• Inflammation;
  • Mangosteen;
  • Nrf2;
  • Nuclear receptors;
  • Obesity


Three fluorescence biosensors were developed based on a 3T3-L1 preadipocyte line that stably expressed Nfkb-RE/GFP, Fabp4-P/CFP, and Nrf2-P/YFP fluorescent reporters. We hypothesized that nutraceuticals’ inflammatory, adipogenic, and antioxidant status will be identified based on the change in fluorescence in reporter adipocytes. We validated these assays with activators of NFκB, FABP4-regulating peroxisome proliferator activated receptor gamma, NFR2 and, thereafter, tested known and unknown properties of mangostines (MGs), the xanthone metabolites in mangosteen fruit.

Methods and results

We validated inflammatory and adipogenic properties of α-MG using an Nfkb-RE/GFP biosensor assay. Next, we identified unique properties of γ-MG, a minor MG xanthone. γ-MG suppressed adipogenesis and expression of adiponectin, but inhibited the Nfkb-RE/GFP reporter and secretion of inflammatory monocyte chemotactic protein 1 as compared to the control adipocytes. We found that the inhibition of adipogenesis and Nfkb-mediated inflammation depends on a dose-dependent reduction of Nrf2 promoter activity by α-MG. The Nrf2 inhibition resulted in the reduced Pparg expression. α-MG did not directly influence Pparg activity in Fabp4-P/CFP adipocytes.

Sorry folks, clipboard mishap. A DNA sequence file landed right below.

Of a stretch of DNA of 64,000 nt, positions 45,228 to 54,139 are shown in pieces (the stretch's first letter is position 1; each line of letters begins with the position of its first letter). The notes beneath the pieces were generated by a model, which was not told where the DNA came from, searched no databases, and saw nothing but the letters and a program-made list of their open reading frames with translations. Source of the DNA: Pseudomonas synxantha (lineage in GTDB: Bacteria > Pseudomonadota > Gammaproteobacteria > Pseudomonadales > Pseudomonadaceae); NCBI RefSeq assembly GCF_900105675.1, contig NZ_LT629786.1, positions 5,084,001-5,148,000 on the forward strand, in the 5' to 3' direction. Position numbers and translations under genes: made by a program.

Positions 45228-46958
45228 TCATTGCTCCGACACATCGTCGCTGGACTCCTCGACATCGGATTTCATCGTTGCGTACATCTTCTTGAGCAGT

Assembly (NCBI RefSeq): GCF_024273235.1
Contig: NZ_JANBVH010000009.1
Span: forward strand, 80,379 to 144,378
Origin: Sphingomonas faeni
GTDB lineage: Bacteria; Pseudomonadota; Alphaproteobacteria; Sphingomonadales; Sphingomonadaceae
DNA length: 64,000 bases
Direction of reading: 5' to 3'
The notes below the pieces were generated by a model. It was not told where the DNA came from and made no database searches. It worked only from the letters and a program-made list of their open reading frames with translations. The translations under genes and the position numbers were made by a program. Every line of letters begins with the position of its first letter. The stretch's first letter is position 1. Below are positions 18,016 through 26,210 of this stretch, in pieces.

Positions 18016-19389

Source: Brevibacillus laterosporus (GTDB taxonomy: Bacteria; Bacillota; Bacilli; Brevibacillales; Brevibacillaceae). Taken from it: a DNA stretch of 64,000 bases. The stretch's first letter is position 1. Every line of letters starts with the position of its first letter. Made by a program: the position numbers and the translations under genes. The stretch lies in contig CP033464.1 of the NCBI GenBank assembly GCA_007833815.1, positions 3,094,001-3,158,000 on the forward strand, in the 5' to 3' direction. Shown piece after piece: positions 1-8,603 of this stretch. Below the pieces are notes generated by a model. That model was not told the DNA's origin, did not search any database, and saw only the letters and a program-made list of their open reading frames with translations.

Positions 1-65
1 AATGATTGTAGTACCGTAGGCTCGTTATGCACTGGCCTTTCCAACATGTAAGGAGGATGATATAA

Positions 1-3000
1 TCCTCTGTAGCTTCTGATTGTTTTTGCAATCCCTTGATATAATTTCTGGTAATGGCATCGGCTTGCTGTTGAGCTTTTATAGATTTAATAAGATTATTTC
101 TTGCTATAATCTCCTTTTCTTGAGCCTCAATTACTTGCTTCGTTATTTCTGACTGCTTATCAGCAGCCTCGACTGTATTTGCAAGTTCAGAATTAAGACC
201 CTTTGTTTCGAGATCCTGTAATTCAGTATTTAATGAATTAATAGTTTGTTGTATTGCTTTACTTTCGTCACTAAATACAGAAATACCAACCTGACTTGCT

α-MG-mediated antioxidant response via Nrf2 is a mechanism preventing adipogenesis and inflammation in adipocytes. Combined application of high-throughput biosensors could provide an effective platform for the identification of nutraceuticals and the mechanism of their actions in adipocytes and, potentially, in obese patients.